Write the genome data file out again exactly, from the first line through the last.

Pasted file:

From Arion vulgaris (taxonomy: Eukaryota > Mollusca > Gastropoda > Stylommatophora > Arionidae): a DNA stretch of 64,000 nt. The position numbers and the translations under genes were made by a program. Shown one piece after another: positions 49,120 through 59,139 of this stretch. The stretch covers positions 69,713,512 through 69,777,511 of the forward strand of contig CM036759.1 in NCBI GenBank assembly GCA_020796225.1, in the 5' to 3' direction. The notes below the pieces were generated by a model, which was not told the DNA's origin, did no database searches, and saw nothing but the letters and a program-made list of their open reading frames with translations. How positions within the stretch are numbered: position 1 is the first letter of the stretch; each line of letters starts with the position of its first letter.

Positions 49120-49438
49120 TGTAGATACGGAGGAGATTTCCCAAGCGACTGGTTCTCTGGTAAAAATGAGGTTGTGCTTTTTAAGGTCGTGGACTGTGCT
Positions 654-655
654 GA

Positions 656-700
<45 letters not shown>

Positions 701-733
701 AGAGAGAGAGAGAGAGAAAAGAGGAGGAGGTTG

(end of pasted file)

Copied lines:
From Arion vulgaris (taxonomy: Eukaryota > Mollusca > Gastropoda > Stylommatophora > Arionidae): a DNA stretch of 64,000 nt. The position numbers and the translations under genes were made by a program. Shown one piece after another: positions 49,120 through 59,139 of this stretch. The stretch covers positions 69,713,512 through 69,777,511 of the forward strand of contig CM036759.1 in NCBI GenBank assembly GCA_020796225.1, in the 5' to 3' direction. The notes below the pieces were generated by a model, which was not told the DNA's origin, did no database searches, and saw nothing but the letters and a program-made list of their open reading frames with translations. How positions within the stretch are numbered: position 1 is the first letter of the stretch; each line of letters starts with the position of its first letter.

Positions 49120-49438
49120 TGTAGATACGGAGGAGATTTCCCAAGCGACTGGTTCTCTGGTAAAAATGAGGTTGTGCTTTTTAAGGTCGTGGACTGTGCT
Positions 654-655
654 GA

Positions 656-700
<45 letters not shown>

Positions 701-733
701 AGAGAGAGAGAGAGAGAAAAGAGGAGGAGGTTG